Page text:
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Publication numberUS4001625 A
Publication typeGrant
Application numberUS 05/514,740
Publication dateJan 4, 1977
Filing dateOct 15, 1974
Priority dateFeb 21, 1972
Publication number05514740, 514740, US 4001625 A, US 4001625A, US-A-4001625, US4001625 A, US4001625A
InventorsBralt Renze Schat, Abraham Timmermans
Original AssigneeU.S. Philips Corporation
Export CitationBiBTeX, EndNote, RefMan
External Links: USPTO, USPTO Assignment, Espacenet
High-pressure discharge lamp having a metal lead through conductor
US 4001625 A
Abstract
A discharge vessel is closed with the aid of a stud of molybdenum/aluminum-oxide cermet through which an electrical tubular lead-through of molybdenum projects. The cermet stud and the molybdenum tube constitute a gastight connection without the interposition of a melting glass.
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Claims(4)
What is claimed is:
1. A discharge lamp which comprises: an elongated generally tubular discharge tube formed of a material which is primarily aluminum oxide; a pair of disc-shaped closure members disposed at each end of said tube, each of said closure members having a passage-way therethrough and being formed of an aluminum oxide cermet; a pair of generally tubular lead-through conductors disposed in axially aligned relationship, each extending through said closure members, said cermet having a coefficient of thermal expansion intermediate the coefficient of thermal expansion of said conductors and said discharge tube, said discharge tube conductors being disposed in sealing engagement directly with said closure member.
2. Apparatus as described in claim 1, wherein each of said conductors are composed of a metal selected from the group which consists of molybdenum and iron and wherein said aluminum oxide cermet includes the same metal.
3. Apparatus as described in claim 1, wherein said electrode is molybdenum and said aluminum oxide cermet includes molybdenum.
4. The apparatus as described in claim 3, wherein said closure member consists of an aluminum oxide cermet containing molybdenum in a volume ratio of molybdenum to aluminum oxide of approximately 34:66.
Description

This is a continuation of application Ser. No. 332,120, filed Feb. 13, 1973, now abandoned.

The invention relates to a high-pressure discharge lamp provided with a discharge vessel in which the wall of the vessel consists largely of aluminium oxide in at least a single location and in which the current is applied to an electrode in the discharge vessel through a metal lead-through conductor which is located near the wall-location largely consisting of aluminium oxide, the lead-through conductor passing through a closing member of the discharge vessel which member consists at least partly of aluminium oxide.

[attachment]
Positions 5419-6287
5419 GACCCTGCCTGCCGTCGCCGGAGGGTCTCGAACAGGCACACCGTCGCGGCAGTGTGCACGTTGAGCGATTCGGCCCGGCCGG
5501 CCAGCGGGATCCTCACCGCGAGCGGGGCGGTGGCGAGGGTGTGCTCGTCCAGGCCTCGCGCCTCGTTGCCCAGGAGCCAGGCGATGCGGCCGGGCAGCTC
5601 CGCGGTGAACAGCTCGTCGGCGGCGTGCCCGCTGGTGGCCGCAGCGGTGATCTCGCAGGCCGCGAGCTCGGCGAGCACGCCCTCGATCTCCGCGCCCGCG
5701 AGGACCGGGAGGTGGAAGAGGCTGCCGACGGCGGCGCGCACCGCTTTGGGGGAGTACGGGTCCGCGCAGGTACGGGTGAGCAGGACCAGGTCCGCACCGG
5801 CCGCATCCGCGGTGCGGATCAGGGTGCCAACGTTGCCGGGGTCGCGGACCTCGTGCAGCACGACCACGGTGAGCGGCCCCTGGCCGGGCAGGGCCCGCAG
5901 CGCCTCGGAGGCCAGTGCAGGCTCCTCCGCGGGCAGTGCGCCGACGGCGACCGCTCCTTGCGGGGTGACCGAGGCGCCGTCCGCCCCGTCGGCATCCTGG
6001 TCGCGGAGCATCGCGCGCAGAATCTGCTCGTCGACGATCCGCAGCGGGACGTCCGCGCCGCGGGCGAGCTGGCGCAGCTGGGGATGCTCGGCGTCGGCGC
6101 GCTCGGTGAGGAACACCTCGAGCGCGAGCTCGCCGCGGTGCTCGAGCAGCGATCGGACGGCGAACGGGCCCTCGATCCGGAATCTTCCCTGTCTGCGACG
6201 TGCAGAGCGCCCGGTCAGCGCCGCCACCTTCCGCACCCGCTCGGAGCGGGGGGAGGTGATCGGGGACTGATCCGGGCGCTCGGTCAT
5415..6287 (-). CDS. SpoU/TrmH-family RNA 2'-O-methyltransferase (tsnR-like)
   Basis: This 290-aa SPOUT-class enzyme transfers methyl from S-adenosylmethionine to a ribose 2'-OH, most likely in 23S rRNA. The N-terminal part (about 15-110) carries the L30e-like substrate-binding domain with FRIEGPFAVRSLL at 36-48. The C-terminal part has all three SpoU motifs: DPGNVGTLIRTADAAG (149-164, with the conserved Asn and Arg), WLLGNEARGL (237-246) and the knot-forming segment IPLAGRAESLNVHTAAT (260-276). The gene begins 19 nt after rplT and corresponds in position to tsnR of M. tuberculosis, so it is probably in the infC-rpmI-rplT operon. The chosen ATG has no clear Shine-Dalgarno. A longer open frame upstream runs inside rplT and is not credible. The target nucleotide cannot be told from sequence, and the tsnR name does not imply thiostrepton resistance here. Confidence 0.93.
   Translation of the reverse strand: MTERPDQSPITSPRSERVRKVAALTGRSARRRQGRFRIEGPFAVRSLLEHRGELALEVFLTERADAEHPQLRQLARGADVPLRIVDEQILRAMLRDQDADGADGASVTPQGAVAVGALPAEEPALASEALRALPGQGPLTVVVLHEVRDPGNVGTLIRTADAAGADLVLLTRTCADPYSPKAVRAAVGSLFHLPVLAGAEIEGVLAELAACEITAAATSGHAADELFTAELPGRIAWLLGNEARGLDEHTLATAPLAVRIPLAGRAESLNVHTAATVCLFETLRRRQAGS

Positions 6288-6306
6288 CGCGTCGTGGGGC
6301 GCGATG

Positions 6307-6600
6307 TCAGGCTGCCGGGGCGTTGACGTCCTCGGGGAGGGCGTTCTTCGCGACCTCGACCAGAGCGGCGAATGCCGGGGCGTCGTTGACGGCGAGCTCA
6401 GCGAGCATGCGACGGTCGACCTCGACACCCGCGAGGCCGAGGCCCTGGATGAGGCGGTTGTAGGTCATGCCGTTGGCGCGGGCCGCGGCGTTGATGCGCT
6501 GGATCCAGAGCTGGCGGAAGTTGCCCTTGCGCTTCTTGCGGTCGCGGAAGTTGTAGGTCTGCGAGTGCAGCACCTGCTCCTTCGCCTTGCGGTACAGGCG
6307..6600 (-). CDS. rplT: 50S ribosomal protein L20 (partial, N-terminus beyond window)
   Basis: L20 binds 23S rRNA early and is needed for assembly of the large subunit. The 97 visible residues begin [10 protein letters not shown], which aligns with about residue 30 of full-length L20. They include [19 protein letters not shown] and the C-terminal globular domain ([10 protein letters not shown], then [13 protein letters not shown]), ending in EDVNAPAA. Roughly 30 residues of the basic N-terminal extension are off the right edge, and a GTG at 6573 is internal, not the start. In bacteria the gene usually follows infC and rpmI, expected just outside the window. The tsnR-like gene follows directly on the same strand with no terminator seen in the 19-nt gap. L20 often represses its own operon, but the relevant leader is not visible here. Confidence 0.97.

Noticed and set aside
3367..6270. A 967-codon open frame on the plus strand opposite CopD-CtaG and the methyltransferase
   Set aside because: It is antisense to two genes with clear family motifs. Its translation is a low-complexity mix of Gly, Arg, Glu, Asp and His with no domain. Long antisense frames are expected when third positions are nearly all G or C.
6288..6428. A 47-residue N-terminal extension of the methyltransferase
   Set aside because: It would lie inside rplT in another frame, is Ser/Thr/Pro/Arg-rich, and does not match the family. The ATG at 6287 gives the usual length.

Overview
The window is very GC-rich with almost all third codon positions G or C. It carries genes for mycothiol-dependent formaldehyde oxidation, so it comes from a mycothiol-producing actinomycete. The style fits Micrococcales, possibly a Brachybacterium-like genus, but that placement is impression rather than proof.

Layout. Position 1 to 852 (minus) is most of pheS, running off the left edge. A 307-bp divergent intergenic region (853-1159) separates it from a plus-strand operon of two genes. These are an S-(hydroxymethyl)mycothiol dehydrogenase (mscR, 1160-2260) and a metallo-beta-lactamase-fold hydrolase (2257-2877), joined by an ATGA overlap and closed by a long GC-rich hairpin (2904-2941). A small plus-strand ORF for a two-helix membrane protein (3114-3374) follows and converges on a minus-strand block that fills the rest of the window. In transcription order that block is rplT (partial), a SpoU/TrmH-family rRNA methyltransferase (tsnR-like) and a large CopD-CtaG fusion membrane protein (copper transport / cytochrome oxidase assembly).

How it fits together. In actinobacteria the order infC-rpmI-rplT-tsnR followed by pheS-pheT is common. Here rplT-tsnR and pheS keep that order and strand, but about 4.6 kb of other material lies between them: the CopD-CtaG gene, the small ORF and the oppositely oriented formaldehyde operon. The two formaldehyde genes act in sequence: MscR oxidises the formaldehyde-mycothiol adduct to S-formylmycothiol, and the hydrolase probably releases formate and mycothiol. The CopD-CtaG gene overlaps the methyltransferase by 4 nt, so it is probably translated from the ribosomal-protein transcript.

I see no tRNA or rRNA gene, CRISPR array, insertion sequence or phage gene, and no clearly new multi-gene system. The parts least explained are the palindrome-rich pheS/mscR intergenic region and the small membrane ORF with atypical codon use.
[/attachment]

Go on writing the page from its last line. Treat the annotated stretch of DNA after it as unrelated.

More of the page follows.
A high-pressure discharge lamp of the kind referred to is known, for example, from German Offenlegungsschrift No. 1,471,379. A drawback of this known lamp is the necessity of using melting glass between the lead-through conductor and the closing member consisting at least partly of aluminium oxide of the discharge vessel.

An object of the invention is to provide a simpler closure of a discharge tube of a high-pressure discharge lamp of the kind described in the preamble in which melting glass around the lead-through conductor is not necessary.

According to the invention, a high-pressure discharge lamp provided with a discharge vessel in which the wall of the vessel consists largely of aluminium oxide in at least a single location and in which the current is applied to an electrode in the discharge vessel through a metal lead-through conductor which is located near the wall-location largely consisting of aluminium oxide, and in which the lead-through conductor passes through a closing member of the discharge vessel, which member consists at least partly of aluminium oxide is characterized in that the material of the closing member of the discharge vessel is an aluminium-oxide cermet, which cermet is in direct mechanical contact with the metal of the lead-through conductor, the value of the coefficient of expansion of the aluminium-oxide cermet being between that of the material of the adjacent wall-location largely consisting of aluminium oxide and that of the metal of the lead-through conductor.